(Punchdrunk) There's nothing original in acknowledging that some of the most powerful art operates like dreams. When our messy tumble of subconscious stimulus is re-appropriated in ways both recognizable but subverted, the effect is disorienting and often terrifying, sometimes more so when we thought that imagery was supposed to be banal and calming.
That effect is the thrust of surrealist art, and while it's most difficult to accomplish in the theatre – what with those seats and prosceniums always maintaining at least some distance – the most recent installation produced by British theatre innovators Punchdrunk and currently showing in New York City, is as close to immersing an audience into a shared dream (or nightmare, depending on your sensibility) experience as you're likely to find.
The company's basic mission is to create immersive theatrical experiences where the audience can roam at will through an expansive space, encountering staggering amounts of details both in the design and in traveling performances, all the while free to engage with anything at all, from the contents of desk drawers to the beds, to jars of candies. Punchdrunk's newest piece, Sleep No More, is an exemplary manifestation of this aim; the experience is a pure visceral delight, as audience wanders the five floors of a Chelsea warehouse painstakingly converted to "The McKittrick Hotel," which takes its name from Hitchcock's Vertigo but its design from a variety of other source material, most notably Macbeth, but also less noticeable influences like rural Catholicism and a slew of other Americana pre-WWII film genres.
First, a basic layout: Even before audiences collect tickets, they walk through long, nearly pitch-black hallways. Afterwards, they're directed to an atmospheric lounge draped in red curtains, where a whispery MC beckons them, group by group, into a separate chamber where they're given long-nosed carnival masks. The rules are simple: no cell phones, keep the mask on, and NO TALKING (which, believe it or not, it seems everyone followed). Then up an elevator, and the game begins. Wandering on what the host describes as an "ideally individual experience," audiences then meander through rooms of various sizes and intricacy – some are huge spaces designed as a cemetery built upon a bombed-out castle, others are claustrophobic rooms with a psychologist's signature couch and a desk. Throughout each floor is an ever-present sound design that typically plays as a grotesque cinema score and is frequently interrupted with spooky sound effects.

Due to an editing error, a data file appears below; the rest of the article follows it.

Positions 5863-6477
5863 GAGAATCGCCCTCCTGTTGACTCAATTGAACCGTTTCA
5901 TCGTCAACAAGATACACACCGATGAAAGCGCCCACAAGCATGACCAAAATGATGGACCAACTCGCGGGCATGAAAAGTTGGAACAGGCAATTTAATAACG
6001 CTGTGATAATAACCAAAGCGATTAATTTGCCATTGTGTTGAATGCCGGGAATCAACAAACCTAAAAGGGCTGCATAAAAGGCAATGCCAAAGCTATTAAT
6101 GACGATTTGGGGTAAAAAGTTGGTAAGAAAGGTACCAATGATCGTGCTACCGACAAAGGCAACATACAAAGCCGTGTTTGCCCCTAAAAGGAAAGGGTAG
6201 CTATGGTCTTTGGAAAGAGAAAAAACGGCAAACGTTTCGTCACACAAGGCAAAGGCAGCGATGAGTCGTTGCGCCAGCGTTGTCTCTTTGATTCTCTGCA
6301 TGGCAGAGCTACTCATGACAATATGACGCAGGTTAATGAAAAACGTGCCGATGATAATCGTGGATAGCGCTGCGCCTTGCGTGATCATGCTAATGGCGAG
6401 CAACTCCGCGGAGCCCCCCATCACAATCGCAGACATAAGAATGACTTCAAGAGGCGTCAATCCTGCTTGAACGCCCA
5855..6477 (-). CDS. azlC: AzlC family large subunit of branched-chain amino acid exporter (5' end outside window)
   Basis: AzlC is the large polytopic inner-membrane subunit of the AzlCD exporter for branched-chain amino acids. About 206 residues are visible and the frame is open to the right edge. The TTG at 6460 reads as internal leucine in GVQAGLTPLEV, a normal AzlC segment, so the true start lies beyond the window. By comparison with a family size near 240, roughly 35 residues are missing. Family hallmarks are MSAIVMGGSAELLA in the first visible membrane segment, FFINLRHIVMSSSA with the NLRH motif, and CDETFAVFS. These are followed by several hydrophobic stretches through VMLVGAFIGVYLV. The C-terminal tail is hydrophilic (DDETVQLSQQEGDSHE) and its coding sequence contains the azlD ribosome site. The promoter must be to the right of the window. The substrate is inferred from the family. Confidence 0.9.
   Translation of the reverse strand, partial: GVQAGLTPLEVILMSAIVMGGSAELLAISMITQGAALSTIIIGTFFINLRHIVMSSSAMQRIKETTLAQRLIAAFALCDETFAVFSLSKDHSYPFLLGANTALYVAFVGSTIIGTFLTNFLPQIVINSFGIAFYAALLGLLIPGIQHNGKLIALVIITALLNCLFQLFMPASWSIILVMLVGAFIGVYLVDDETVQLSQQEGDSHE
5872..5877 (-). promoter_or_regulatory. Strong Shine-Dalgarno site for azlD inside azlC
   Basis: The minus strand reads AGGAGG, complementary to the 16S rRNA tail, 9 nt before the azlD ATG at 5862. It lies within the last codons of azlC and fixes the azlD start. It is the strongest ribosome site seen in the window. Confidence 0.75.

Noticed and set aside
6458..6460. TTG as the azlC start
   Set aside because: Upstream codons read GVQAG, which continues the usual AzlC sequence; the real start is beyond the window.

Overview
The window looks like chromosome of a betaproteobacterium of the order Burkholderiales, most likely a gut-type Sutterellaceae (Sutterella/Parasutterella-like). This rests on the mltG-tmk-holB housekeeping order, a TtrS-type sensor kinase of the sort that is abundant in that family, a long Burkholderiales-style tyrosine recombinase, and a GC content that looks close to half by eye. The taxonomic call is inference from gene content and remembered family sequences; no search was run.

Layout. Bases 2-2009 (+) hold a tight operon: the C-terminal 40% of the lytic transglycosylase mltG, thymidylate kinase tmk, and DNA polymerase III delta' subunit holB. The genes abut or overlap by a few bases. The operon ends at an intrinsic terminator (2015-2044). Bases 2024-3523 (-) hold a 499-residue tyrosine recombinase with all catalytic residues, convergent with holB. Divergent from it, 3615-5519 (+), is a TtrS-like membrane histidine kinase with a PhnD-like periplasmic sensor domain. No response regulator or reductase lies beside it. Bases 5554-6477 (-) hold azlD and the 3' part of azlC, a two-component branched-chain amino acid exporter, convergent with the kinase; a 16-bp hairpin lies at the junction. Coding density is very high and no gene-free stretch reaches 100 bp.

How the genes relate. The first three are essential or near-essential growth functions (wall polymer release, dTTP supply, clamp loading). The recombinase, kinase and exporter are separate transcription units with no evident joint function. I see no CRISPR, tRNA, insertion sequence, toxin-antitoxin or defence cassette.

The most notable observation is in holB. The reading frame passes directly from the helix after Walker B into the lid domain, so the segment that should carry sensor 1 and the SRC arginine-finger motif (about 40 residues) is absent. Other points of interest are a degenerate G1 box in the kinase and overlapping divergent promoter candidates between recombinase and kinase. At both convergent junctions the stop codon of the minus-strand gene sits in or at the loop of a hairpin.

The experience is extremely cinematic, but the effect is hardly one of detached admiration. Instead, it feels as though you've been dropped into a hodgepodge of surrealistic and grotesque film imagery – early instruments of brain surgery, padded rooms, empty ghost town streets – and forced to confront your own associations and fears. Meanwhile, you're confronted at each step with audience filtering through at their own rhythms, but adding to the disorientation is that every person wears one of these bizarre masks. The effect only grows creepier the longer you stick around.
And then there are the performances. Ostensibly a dumb-show (nearly wordless) telling of the Macbeth story, characters move with sufficient angst throughout the space, generally causing audiences to rush after them until they stop to enact some other stylized expression of despair. When performers interact, they tend to engage in heavily choreographed combat or love-making -- the precision and lugubriousness only adding to the overall effect. By the end of the experience (you can wander up to three hours, depending on when you arrive, and the finale takes place in the basement), the performers have all gathered together in more violent displays to match the violent heart of Shakespeare's play, but it only underscores the one downside to the performances, which is that they tend to gather a large group of audience and limit the lonely feeling that wandering alone engenders.
I've seen stuff like this before, but never on a scale nearly this meticulous. The direction and design by Punchdrunk's primary members is exemplary in its commitment to detail, especially because that detail never expresses a clear intent, but rather maintains its intensely evocative nature throughout. We're fortunate enough in New York that the installation has grown popular enough to warrant a significant extension, but there ought be hope that the show – which was premiered in America in Boston last year – can move on to other cities. There's nothing topical or regional or ideological about the work, but instead it's powerful stuff that ought be experienced by anyone who knows what it feels like to wake up with the sweats and a vague sense of having just glimpsed into the sound and the fury.
Punchdrunk's 'Sleep No More' is running through September 5, 2011 at "The McKittrick Hotel."